There is something about Shrimpers… I cannot get enough of them and find myself visiting them again and again. I love the dilapidated nature of them and even though they are in such rough condition they seem to venture out into the deep time after time. Perhaps they are a reflection of the men who sail them, rough hewn, salty men, eking out a living from the sea. Regardless, they are things of photographic beauty and deserve to be documented for history. You see, they are vanishing from sight. Shrimp seems to mainly come for fresh water farm ponds in the lower americas and soon these beautiful boats will be a thing of the past.
The Japanese concept of Wabi-Sabi: “connotes a way of living that finds beauty in imperfection and accepts the natural cycle of growth and decay. Characteristics of the wabi-sabi aesthetic include asymmetry, asperity (roughness or irregularity), simplicity, economy, austerity, modesty, intimacy and appreciation of the ingenuous integrity of natural objects and processes.
Thus begins my exploration of Sabi…
You had better get out and enjoy them while you are able too..
Here captured in Black and White, is a detail shot of the shrimper Lila Lee. She is resting in the boat grave yard in Georgetown, SC. The older shrimpers seem to be abandoned along the shore here in Georteown till they sink. We have some sitting on the bottom growing trees and weeds from their decks.
See article on markhilliardatelier.wordpress.com
XE-1 and X-Pro1 pictures for the “pictures of the week” on Fuji-X.com (French).
Voici la sélection de cette semaine avec quelques heures de retards… Et oui c’est cela d’être le seul à bord du navire parfois on arrive pas à temps ! Bref, voici une nouvelle sélection entièrement en noir & blanc et oui pour changer comme diraient certains… Mais je dois dire que parmi le très grand nombre de contributions de cette semaine c’est ces quelques clichés qui ont attiré et intrigué mon regard et le noir et blanc n’est qu’une coïncidence artistique. D’ailleurs je tiens à remercier tous les contributeurs car le groupe Flickr prend une ampleur considérable et il est désormais bien difficile de sélectionner les photographies tellement elles sont nombreuses et de qualité, donc un grand merci ! Les photographies suivantes ont été réalisées avec des X100, X-E1 et X-Pro1, prochainement nous commencerons à voir fleurir les premières photographies effectuées avec le X100S de quoi nous donner une raison de plus d’attendre avec hâte le printemps ! Rendez-vous la semaine prochaine pour une nouvelle sélection.
See more pictures on www.fuji-x.com
A hint as to the origins of the inhabitants of Buenos Aires lies in the collective name they have chosen to call themselves, Porteños, orPeople of the Port. The population is largely comprised of immigrants from Europe, primarily Italy and Spain who arrived by boat in the late 19th century and early 20th century when the Argentine government went so far as to subsidise boat journeys in order to populate the growing city in The New World. The difficult economic climate at the time in Europe fed the exodus. The dominant culture today remains distinctly European.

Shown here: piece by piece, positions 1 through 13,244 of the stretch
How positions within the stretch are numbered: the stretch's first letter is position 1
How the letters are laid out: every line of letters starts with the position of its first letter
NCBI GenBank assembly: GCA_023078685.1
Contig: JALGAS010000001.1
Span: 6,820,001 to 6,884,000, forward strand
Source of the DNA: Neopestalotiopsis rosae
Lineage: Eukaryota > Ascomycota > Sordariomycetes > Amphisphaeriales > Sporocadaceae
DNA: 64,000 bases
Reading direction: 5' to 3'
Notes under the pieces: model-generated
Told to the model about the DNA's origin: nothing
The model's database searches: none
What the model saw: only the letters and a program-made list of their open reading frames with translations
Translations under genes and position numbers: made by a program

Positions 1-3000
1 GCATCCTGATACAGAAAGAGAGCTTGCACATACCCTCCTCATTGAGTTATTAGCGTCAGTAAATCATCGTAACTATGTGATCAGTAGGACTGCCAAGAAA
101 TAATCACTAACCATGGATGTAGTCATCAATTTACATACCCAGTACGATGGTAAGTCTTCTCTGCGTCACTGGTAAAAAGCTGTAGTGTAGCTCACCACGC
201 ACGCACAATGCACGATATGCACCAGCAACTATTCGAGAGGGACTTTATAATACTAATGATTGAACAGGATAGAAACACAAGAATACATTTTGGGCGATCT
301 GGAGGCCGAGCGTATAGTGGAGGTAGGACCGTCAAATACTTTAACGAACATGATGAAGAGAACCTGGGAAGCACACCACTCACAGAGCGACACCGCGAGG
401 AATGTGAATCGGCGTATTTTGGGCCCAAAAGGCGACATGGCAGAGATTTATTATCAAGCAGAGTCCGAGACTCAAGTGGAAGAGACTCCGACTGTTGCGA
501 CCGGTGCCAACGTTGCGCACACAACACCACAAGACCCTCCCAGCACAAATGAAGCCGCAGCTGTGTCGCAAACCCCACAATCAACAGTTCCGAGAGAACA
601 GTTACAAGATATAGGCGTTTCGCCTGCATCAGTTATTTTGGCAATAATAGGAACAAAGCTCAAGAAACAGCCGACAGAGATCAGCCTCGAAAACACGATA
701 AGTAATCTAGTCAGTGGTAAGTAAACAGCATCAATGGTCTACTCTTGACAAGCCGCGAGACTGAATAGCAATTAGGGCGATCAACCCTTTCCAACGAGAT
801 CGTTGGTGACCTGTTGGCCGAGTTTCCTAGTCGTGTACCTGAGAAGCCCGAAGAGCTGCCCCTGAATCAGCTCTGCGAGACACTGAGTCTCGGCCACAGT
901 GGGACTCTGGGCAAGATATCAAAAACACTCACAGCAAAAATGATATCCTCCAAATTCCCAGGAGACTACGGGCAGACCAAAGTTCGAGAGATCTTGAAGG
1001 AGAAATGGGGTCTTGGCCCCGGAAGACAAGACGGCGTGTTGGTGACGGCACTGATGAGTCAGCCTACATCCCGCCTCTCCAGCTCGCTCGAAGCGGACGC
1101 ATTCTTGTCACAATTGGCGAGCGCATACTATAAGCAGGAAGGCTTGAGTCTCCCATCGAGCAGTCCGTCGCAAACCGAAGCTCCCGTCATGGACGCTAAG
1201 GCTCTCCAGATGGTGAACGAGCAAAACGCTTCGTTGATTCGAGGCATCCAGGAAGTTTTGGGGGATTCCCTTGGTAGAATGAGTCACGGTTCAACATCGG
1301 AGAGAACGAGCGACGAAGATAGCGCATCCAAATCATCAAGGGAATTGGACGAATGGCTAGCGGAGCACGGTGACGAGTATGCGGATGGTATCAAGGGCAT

¡Dale! punctuates sentences between the rapid-fire exchange between 2 Porteños lamenting the price of bread or the inconsiderate neighbours with their noisy asado party the night before. Much like ‘OK’ in English, it is unique to Argentines, part of a rather large repertoire of lunfardo that characterises the Argentine version of Spanish, Castellano.
Nearly 2 months living in the city gave me a small peek into the lives of Porteños, living today in a climate of high inflation and questionable governance meant that Porteños are by necessity, resilient and adaptable. I personally found them more introverted than their Brazilian neighbours up north, but possess the same kindness and hospitality below the sometimes indifferent outer façade. I’ve been stopped by old ladies on the street for a chat and struck up conversations with random people genuinely curious about what a couple of foreign looking visitors with a smattering of Spanish might be doing in their city, what we think of Argentines in general, and everyone seemed to have an opinion on la presidente Christina Kirchner, mostly unpublishable. Almost without exception, everyone loves a good maté (a ubiquitous tea like drink that is an institution unto itself), a good Argentine steak and a glass of Malbec from Mendoza.
Dinner for Porteños is a fantastically late affair, we were often the first ones at our local Parilla at 8.45pm, when the chef was still having his mate before the dinner crowd and the waiters were still milling around and setting up tables. 9.30-10pm on a weekday would be typical Argentine and 11-11.30pm on weekends de rigueur. Our untrained bellies could not keep up and we often capitulated by 8pm or so, racked with pangs of hunger, although towards the end of our time in Buenos Aires, we had sufficiently adapted to the Porteño way of doing things and managed a semi-respectable 9pm, which no longer elicited a ‘Muy temprano!’ (Very early!) from the waiters when we sat down.